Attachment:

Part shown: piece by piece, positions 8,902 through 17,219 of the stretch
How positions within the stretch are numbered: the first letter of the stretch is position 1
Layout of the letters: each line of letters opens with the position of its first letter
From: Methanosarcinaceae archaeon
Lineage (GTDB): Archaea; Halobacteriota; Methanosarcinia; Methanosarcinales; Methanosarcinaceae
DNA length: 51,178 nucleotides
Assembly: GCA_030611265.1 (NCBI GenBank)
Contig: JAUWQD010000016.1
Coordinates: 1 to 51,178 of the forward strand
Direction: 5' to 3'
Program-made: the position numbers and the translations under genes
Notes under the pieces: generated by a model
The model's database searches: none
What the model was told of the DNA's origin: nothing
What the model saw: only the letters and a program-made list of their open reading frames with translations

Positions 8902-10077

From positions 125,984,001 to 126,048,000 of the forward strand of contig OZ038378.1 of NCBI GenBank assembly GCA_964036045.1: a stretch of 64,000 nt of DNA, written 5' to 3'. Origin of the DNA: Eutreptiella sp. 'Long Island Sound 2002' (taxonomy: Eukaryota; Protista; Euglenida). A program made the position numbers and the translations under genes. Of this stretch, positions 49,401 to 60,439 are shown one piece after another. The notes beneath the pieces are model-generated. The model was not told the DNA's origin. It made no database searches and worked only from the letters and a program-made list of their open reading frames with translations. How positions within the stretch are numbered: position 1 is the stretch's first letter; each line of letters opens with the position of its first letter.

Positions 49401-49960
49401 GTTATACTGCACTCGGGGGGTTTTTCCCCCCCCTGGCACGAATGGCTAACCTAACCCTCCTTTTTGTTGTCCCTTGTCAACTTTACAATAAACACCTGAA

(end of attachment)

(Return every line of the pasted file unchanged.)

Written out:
Part shown: piece by piece, positions 8,902 through 17,219 of the stretch
How positions within the stretch are numbered: the first letter of the stretch is position 1
Layout of the letters: each line of letters opens with the position of its first letter
From: Methanosarcinaceae archaeon
Lineage (GTDB): Archaea; Halobacteriota; Methanosarcinia; Methanosarcinales; Methanosarcinaceae
DNA length: 51,178 nucleotides
Assembly: GCA_030611265.1 (NCBI GenBank)
Contig: JAUWQD010000016.1
Coordinates: 1 to 51,178 of the forward strand
Direction: 5' to 3'
Program-made: the position numbers and the translations under genes
Notes under the pieces: generated by a model
The model's database searches: none
What the model was told of the DNA's origin: nothing
What the model saw: only the letters and a program-made list of their open reading frames with translations

Positions 8902-10077

From positions 125,984,001 to 126,048,000 of the forward strand of contig OZ038378.1 of NCBI GenBank assembly GCA_964036045.1: a stretch of 64,000 nt of DNA, written 5' to 3'. Origin of the DNA: Eutreptiella sp. 'Long Island Sound 2002' (taxonomy: Eukaryota; Protista; Euglenida). A program made the position numbers and the translations under genes. Of this stretch, positions 49,401 to 60,439 are shown one piece after another. The notes beneath the pieces are model-generated. The model was not told the DNA's origin. It made no database searches and worked only from the letters and a program-made list of their open reading frames with translations. How positions within the stretch are numbered: position 1 is the stretch's first letter; each line of letters opens with the position of its first letter.

Positions 49401-49960
49401 GTTATACTGCACTCGGGGGGTTTTTCCCCCCCCTGGCACGAATGGCTAACCTAACCCTCCTTTTTGTTGTCCCTTGTCAACTTTACAATAAACACCTGAA